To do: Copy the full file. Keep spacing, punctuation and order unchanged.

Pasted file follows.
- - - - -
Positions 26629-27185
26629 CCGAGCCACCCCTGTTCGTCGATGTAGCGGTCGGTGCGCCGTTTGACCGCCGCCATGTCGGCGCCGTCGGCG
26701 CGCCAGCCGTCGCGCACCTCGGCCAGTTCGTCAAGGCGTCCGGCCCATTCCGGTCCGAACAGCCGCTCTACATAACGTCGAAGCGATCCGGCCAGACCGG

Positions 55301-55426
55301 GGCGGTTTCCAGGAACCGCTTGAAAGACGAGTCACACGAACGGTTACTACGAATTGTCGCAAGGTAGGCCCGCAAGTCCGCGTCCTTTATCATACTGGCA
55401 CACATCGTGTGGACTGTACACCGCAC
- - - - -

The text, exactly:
Positions 26629-27185
26629 CCGAGCCACCCCTGTTCGTCGATGTAGCGGTCGGTGCGCCGTTTGACCGCCGCCATGTCGGCGCCGTCGGCG
26701 CGCCAGCCGTCGCGCACCTCGGCCAGTTCGTCAAGGCGTCCGGCCCATTCCGGTCCGAACAGCCGCTCTACATAACGTCGAAGCGATCCGGCCAGACCGG

Positions 55301-55426
55301 GGCGGTTTCCAGGAACCGCTTGAAAGACGAGTCACACGAACGGTTACTACGAATTGTCGCAAGGTAGGCCCGCAAGTCCGCGTCCTTTATCATACTGGCA
55401 CACATCGTGTGGACTGTACACCGCAC